Don't miss out on this: measuring innovation and following the right KPIs is essential to validate, refine and optimize your strategy.
Are you actively measuring and assessing your company’s innovation over time?
If so, nice work. If not, chances are you’re missing out on some huge advantages.
Innovation is a systematic practice that should be measured like any other aspect of your business. As Peter F. Drucker said way back in 2002, “innovation is real work, and it can and should be managed like any other corporate function.”
In this article, we’ll explain why it’s so important to measure innovation, and will look in-depth at the metrics and KPIs you can use to track your innovation over time. We’ll also examine some great examples to show the practical value of measuring innovation.
A lot of people think about innovation as a mystical process of inspiration requiring natural genius or inborn talent. However, this downplays the role of deliberate creativity and structured effort in generating new services, products, business models and experiences.
In reality, innovation is about structuring creativity.
Once again, Peter F. Drucker, the father of modern management thinking, has a few wise words to offer: “Most innovations, especially the successful ones, result from a conscious, purposeful search for innovation opportunities.”
So, if innovation is a conscious and purposeful practice, this means it can - and should - be measured on an ongoing basis, just like any other company metrics.
Sadly, estimates suggest only a third of all Fortune 1000 companies use formal metrics to measure their innovation output over time. McKinsey reports that while 77% of business leaders see innovation as a priority, a mere 22% have metrics in place to measure innovation.
This suggests there is a vast unknown innovative potential out there waiting to be measured, assessed, and put to work more efficiently. After all, keeping track of this innovation via formal metrics and KPIs has some pretty amazing benefits.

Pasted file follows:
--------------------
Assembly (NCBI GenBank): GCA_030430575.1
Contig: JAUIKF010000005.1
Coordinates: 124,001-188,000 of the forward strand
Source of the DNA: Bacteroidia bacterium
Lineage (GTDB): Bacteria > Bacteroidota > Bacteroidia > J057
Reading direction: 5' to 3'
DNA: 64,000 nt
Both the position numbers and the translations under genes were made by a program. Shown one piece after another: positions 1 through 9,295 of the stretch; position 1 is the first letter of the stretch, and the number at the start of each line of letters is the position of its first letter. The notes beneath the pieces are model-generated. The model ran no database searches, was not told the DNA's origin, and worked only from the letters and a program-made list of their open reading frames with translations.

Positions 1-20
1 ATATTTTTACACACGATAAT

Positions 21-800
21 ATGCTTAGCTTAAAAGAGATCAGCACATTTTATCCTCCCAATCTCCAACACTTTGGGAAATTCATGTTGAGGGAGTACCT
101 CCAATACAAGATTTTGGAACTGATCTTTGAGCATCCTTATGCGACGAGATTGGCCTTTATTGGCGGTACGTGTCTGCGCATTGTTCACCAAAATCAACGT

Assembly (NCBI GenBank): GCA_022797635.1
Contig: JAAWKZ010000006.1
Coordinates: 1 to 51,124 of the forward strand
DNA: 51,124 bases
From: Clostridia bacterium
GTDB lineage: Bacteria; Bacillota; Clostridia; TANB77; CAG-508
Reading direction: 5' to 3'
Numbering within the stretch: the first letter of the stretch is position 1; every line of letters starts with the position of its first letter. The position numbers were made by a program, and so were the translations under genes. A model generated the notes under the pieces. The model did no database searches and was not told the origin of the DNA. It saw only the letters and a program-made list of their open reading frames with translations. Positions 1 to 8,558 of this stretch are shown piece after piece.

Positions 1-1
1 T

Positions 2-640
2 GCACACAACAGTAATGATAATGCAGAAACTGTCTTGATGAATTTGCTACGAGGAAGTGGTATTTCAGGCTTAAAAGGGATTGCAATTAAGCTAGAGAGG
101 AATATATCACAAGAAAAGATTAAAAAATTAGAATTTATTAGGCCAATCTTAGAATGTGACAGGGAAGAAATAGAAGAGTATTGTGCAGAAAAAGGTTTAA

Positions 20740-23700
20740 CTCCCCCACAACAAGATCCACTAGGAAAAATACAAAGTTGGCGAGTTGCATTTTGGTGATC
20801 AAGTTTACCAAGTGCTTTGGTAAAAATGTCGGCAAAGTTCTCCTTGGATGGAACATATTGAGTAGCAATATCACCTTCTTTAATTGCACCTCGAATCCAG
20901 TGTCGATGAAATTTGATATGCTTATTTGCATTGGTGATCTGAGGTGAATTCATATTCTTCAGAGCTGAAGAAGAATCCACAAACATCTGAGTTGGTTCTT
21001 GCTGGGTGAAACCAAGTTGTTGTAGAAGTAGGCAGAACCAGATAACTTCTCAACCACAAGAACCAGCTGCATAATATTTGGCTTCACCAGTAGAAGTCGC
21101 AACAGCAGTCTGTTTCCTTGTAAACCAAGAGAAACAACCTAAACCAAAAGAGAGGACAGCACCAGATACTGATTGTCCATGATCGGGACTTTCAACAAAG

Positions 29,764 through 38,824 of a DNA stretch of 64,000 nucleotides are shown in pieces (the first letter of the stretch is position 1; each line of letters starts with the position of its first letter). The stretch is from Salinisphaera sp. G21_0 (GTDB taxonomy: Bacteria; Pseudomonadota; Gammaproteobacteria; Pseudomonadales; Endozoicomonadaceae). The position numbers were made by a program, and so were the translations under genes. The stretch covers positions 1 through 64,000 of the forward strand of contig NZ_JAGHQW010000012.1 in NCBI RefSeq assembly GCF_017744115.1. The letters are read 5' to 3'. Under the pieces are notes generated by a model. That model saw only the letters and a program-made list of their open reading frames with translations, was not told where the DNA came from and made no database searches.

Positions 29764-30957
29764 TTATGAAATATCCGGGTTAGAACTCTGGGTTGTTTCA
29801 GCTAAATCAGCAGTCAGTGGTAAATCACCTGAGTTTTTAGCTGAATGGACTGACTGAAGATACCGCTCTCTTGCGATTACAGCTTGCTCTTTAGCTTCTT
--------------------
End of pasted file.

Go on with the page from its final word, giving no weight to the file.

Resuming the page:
By committing to measuring innovation, you can encourage your people to be more conscious of the need for creativity and fresh thinking, no matter what their day-to-day responsibilities might be.
If you regularly measure your company’s innovative output and communicate these measurements, this helps encourage staff to think about innovation accountability on a daily basis and take responsibility for finding new ways of doing things.
Have a look at electronics and whiteware company Haier. Not only does Haier track and measure its innovation in detail over time, it also offers innovative employees the ultimate recognition: having new products named after them.
This kind of recognition, combined with the company’s approach to measuring innovation, incentivizes each employee to be accountable for innovation, no matter their role.
Measuring innovation is a great way to make creativity and invention a core part of every employee’s responsibilities, and to celebrate the creativity that exists within your company.
The more you know about your innovative outputs, the more you can recognize those responsible for these outputs, which only serves to encourage further innovation.
We can see this in action at Penn Medicine’s regular innovation tournaments, held to recognize and celebrate employee creativity. The results of these tournaments - including new products and systems - are then measured alongside company-wide innovation metrics.
According to Christian Terwiesch, University of Pennsylvania Wharton Professor, many companies are falling behind when it comes to measuring innovation. “These places have all these potential innovations flowing through the system,” he says. “They should start measuring that overall process just like they'd measure a production process.”
“Where do the ideas come from? How many did we try out and how many then moved to the next step of refinement? Why?”
When developing new products or services, there’s always a fight to make sure resources are allocated to support the most disruptive innovations and solutions. A lot of the time, companies do this by taking a stab in the dark and hoping things work out.
However, by tracking innovation KPIs and metrics, businesses have a lot more information to help inform resource allocation. This means innovation leaders can put dollars and staff hours where they’re needed the most and shape their innovation pipeline effectively.